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What does the maid know about Blake's relationship with Wendy?

Thursday, March 2, 2017 - 7:24 p.m.

Mary Lee Jackson works as the Stillwaters' maid.

In response to the detectives' request for an interview, Mrs. Jackson came into the Yoknaptawapha County Sheriff's Department after work.

Participants:

  • Detective S. Murphy
  • Mary Lee Jackson

Detective Murphy: Good evening, Mrs. Jackson. Thank you for coming in.

Mary Lee Jackson: Not at all.

Detective Murphy: For the record, please state your name and address.

Mary Lee Jackson: My name is Mary Lee Jackson. I live at 604 Tyler Avenue. Now, how can I help you, Detective Murphy?

Detective Murphy: You may be aware that my office is currently investigating the homicide of Ms. Wendy Holloway.

Mary Lee Jackson: Yes, it's been all over the news. What has that got to do with me?

Detective Murphy: We have witnesses who have said that your employer, Blake Stillwater, had a relationship with Ms. Holloway.

Mary Lee Jackson: They had a business relationship if that's what you mean. I believe she was helping him with research on his new book.

Detective Murphy: Did they also have a more intimate relationship?

Mary Lee Jackson: I would suggest you discuss that with Mr. Stillwater.

Detective Murphy: We have every intention of doing that as soon as he gets back in town. However, it's my understanding that you were aware of his relationship with Ms. Holloway nonetheless.

Mary Lee Jackson: Just what exactly do you understand, Detective?

Detective Murphy: Mr. Stillwater asked you to prepare the rental home that Ms. Holloway moved into in September. Is that correct?

Mary Lee Jackson: Mr. Stillwater gave me very specific instructions on preparing that house, yes. However, he didn't tell me who it was for.

Detective Murphy: Didn't you suspect it was for a woman?

Mary Lee Jackson: Why would I suspect such a thing?

Detective Murphy: Was Mr. Stillwater in the habit of arranging for rental homes to be filled with exotic flowers, gourmet foods and candles for male friends?

Mary Lee Jackson: My lord, what a suggestion! Of course not.

Detective Murphy: Weren't those the instructions to fill—

Mary Lee Jackson: All right, yes. Of course, I suspected. Hmph, I knew. Any fool would have known.

Detective Murphy: When did you become aware of his relationship with Ms. Holloway?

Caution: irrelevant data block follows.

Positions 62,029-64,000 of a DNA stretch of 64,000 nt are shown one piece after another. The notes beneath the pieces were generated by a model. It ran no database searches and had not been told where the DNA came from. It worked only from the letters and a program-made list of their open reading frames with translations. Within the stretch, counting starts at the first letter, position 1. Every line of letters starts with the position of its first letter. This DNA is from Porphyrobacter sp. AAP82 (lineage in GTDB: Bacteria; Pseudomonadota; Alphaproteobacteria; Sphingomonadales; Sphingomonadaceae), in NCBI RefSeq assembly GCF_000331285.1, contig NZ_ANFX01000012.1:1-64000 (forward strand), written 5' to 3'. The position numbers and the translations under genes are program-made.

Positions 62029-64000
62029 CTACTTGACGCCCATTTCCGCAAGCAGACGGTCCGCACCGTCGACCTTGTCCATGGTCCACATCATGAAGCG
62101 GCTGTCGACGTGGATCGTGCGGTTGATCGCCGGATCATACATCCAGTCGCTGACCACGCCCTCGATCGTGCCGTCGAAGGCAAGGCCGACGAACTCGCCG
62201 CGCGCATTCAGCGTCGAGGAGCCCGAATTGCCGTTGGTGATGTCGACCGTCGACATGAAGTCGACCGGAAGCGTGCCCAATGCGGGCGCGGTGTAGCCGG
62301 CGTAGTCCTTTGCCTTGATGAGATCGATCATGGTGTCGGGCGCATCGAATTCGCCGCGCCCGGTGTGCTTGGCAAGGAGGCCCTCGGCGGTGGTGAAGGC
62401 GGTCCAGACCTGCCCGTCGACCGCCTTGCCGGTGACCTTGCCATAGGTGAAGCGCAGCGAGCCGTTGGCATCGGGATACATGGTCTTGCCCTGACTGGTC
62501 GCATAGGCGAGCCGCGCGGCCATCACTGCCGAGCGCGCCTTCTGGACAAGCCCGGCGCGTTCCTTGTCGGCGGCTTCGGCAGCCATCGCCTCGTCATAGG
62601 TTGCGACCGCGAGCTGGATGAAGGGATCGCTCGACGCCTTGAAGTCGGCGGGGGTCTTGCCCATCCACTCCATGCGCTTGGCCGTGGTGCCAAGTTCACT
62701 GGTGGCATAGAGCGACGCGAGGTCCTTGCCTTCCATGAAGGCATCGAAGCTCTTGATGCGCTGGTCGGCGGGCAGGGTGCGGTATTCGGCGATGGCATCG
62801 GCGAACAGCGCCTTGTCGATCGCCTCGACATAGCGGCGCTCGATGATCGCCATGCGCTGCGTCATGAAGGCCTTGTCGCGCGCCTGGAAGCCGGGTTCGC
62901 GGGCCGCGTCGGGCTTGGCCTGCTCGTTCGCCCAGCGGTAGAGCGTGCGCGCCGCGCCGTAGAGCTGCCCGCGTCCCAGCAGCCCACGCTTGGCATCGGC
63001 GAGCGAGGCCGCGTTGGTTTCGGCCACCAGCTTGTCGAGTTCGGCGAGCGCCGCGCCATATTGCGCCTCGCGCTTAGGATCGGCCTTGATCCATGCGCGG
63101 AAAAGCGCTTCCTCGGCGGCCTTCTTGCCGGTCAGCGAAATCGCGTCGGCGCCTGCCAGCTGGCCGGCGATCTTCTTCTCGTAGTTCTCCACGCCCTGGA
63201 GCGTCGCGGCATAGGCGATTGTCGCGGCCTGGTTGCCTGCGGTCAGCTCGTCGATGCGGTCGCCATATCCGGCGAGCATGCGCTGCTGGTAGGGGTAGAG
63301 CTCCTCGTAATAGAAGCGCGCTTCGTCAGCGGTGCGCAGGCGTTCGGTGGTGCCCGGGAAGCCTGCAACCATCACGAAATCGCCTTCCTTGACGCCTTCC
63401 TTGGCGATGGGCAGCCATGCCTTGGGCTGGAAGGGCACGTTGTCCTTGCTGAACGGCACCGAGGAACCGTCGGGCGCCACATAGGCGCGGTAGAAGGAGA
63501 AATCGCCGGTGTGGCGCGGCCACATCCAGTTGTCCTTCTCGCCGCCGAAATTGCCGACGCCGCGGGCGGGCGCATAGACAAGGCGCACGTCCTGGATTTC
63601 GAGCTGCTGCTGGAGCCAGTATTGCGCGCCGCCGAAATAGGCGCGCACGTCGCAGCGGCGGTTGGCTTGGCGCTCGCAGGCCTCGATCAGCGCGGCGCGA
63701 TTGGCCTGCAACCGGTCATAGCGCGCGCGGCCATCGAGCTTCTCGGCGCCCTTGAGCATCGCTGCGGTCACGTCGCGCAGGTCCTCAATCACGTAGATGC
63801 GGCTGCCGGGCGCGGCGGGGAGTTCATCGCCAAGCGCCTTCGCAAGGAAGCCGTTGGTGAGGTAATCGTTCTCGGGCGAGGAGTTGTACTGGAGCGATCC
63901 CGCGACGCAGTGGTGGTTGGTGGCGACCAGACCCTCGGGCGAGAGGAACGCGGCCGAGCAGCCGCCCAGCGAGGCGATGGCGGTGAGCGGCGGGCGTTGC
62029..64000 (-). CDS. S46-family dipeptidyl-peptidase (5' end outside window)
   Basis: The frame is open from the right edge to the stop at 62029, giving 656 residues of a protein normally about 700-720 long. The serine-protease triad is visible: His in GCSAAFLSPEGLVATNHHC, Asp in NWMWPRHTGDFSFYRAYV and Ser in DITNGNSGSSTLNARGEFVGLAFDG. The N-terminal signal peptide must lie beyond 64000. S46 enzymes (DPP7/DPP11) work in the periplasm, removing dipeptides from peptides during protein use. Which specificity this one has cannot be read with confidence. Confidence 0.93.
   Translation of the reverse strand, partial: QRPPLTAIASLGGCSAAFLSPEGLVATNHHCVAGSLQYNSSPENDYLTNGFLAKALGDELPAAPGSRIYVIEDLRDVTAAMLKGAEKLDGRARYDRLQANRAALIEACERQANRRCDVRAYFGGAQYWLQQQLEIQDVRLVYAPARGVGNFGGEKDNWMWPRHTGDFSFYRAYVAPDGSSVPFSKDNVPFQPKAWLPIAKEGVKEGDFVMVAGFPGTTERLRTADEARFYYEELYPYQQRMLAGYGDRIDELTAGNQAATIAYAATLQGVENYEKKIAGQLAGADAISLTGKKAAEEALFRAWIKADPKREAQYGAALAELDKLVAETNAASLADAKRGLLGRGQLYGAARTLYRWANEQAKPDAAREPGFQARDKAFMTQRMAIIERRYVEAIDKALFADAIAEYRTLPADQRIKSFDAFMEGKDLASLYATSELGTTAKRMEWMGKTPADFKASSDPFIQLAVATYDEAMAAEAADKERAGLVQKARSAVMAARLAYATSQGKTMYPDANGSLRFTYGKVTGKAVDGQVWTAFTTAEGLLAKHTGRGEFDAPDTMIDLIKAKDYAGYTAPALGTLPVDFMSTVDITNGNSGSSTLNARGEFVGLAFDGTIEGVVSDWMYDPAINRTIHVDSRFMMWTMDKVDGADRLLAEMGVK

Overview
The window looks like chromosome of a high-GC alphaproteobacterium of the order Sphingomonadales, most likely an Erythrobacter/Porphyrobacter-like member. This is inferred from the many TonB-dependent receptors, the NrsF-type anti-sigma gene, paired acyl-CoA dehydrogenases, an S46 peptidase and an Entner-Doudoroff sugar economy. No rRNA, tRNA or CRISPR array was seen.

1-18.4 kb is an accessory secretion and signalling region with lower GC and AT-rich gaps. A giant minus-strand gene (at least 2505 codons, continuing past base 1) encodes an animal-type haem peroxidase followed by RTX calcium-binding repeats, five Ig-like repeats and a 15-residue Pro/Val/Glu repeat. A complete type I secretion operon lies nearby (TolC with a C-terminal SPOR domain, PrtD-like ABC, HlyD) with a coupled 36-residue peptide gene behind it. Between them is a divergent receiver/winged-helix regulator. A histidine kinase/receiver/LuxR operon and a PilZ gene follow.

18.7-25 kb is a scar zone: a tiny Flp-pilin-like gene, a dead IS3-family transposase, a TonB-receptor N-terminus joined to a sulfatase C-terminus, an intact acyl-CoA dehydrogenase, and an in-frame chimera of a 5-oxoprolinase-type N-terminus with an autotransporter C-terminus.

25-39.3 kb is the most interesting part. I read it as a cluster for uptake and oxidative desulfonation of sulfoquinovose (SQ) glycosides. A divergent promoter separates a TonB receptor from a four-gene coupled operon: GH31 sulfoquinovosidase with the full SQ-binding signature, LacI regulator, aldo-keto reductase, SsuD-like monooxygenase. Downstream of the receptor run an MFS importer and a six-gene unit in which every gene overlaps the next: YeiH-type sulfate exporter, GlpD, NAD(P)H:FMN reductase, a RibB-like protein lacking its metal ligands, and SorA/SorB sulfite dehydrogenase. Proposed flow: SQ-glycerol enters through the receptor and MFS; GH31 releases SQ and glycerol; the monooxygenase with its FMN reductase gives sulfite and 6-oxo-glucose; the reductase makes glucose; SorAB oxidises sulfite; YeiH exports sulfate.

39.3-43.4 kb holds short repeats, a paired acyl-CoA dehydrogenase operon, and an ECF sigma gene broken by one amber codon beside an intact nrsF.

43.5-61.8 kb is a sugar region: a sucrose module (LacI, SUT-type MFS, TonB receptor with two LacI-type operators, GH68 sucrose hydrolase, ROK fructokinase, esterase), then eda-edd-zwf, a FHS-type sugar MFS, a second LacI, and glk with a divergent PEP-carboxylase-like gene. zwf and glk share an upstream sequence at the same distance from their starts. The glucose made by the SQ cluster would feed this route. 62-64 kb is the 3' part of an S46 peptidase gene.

Mary Lee Jackson: You're asking questions I do not feel comfortable answering, Detective.

Detective Murphy: I understand that, and I'm sorry if you're uncomfortable, but a woman is dead, and we need to get some answers.

Mary Lee Jackson: Well, surely you don't think Mr. Stillwater had anything to do with it?

Detective Murphy: It's too early in the investigation to rule anyone out, ma'am. If you believe he wasn't involved, then I need you to be honest and forthright. And I need you to do that now.

Mary Lee Jackson: Mr. Stillwater was under that woman's spell. He wouldn't have done anything to hurt her. What do you want to know?

Detective Murphy: Under her spell?

Mary Lee Jackson: There are less polite ways to phrase it, but you know very well what I mean. A man reaches a certain age, he can fall prey to the attentions of a young woman.

Detective Murphy: We've been told that Ms. Holloway was not Mr. Stillwater's first affair.

Mary Lee Jackson: I don't know who would tell you such a thing, but that kind of gossip is beneath you, Detective.

Detective Murphy: What if I told you it was Eugenia and Philip Stillwater who said so?

Mary Lee Jackson: If that's the truth and they were so tacky as to discuss the family's private business in public … well, I suppose that's their prerogative.

Detective Murphy: You don't approve of them talking about it?

Mary Lee Jackson: It's not for me to approve or disapprove. They are my employers.

Detective Murphy: I see. How did you know Mr. Stillwater was having an affair with Wendy Holloway?

Mary Lee Jackson: Aside from the welcome wagon I was instructed to prepare? Well, there was the perfume — not Mrs. Stillwater's preferred scent — on his clothing. I found items, occasionally, in his jacket pockets.

Detective Murphy: You searched his pockets?

Mary Lee Jackson: It's customary, when you're sending clothing to the dry cleaners, to check the pockets.

Detective Murphy: And what kind of items did you find?

Mary Lee Jackson: Items of a personal nature.

Detective Murphy: Such as?

Mary Lee Jackson: Lewd notes. Things of that nature. I'm not comfortable being more specific.

Detective Murphy: Did you return the items to Mr. Stillwater?

Mary Lee Jackson: I put them where they belonged: in the trash.

Detective Murphy: Did you see or hear anything else that made you aware of the affair?